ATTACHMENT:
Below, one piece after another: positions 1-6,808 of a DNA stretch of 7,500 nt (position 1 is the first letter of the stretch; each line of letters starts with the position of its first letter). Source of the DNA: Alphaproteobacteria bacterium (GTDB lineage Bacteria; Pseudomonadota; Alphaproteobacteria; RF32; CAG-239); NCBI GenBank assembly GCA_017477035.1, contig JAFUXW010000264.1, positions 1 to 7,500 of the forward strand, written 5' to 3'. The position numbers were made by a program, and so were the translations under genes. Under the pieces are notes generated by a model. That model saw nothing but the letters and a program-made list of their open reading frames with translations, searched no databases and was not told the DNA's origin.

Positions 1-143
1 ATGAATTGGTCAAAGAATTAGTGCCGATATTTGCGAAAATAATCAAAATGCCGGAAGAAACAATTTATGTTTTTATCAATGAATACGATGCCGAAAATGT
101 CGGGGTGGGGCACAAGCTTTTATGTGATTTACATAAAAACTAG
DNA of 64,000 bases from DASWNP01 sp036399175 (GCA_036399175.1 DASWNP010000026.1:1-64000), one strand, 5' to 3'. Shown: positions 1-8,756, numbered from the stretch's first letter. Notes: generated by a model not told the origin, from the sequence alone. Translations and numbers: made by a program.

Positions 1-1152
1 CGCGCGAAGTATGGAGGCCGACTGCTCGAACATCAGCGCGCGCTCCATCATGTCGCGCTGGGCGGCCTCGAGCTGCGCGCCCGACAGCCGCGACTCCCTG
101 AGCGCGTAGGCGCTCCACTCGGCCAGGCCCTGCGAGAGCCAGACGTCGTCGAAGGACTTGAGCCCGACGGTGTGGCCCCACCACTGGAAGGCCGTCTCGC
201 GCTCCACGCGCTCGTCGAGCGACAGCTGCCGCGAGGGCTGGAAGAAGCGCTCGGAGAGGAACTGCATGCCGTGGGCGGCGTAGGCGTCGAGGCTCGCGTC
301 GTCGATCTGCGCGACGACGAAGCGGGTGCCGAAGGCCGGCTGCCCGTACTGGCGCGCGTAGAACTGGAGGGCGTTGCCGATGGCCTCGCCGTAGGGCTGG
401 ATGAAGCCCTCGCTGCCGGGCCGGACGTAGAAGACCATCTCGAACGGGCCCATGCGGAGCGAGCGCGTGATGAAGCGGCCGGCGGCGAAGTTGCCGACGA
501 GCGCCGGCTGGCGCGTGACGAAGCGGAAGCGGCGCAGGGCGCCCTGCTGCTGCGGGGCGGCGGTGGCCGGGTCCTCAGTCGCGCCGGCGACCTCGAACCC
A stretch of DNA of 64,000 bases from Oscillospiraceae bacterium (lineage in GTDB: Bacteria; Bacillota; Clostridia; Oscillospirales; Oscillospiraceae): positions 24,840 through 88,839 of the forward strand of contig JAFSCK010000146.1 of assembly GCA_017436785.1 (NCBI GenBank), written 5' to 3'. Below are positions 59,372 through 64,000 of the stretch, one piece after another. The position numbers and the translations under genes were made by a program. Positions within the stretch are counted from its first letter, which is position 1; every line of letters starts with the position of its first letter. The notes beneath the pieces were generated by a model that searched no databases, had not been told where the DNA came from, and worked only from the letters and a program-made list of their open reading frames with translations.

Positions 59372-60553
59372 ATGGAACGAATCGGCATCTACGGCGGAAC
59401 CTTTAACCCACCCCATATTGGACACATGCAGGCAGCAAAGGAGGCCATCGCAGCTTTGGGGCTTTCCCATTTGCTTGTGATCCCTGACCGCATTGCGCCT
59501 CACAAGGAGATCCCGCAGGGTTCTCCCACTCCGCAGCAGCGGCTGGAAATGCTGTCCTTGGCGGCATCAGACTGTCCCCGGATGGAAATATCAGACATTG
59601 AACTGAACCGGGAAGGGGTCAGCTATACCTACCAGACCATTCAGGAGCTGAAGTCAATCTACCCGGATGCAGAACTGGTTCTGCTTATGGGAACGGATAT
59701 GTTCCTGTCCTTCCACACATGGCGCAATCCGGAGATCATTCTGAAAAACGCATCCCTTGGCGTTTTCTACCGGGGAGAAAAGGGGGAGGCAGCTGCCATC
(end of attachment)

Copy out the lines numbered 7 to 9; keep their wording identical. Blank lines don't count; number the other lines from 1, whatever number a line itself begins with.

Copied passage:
1 CGCGCGAAGTATGGAGGCCGACTGCTCGAACATCAGCGCGCGCTCCATCATGTCGCGCTGGGCGGCCTCGAGCTGCGCGCCCGACAGCCGCGACTCCCTG
101 AGCGCGTAGGCGCTCCACTCGGCCAGGCCCTGCGAGAGCCAGACGTCGTCGAAGGACTTGAGCCCGACGGTGTGGCCCCACCACTGGAAGGCCGTCTCGC
201 GCTCCACGCGCTCGTCGAGCGACAGCTGCCGCGAGGGCTGGAAGAAGCGCTCGGAGAGGAACTGCATGCCGTGGGCGGCGTAGGCGTCGAGGCTCGCGTC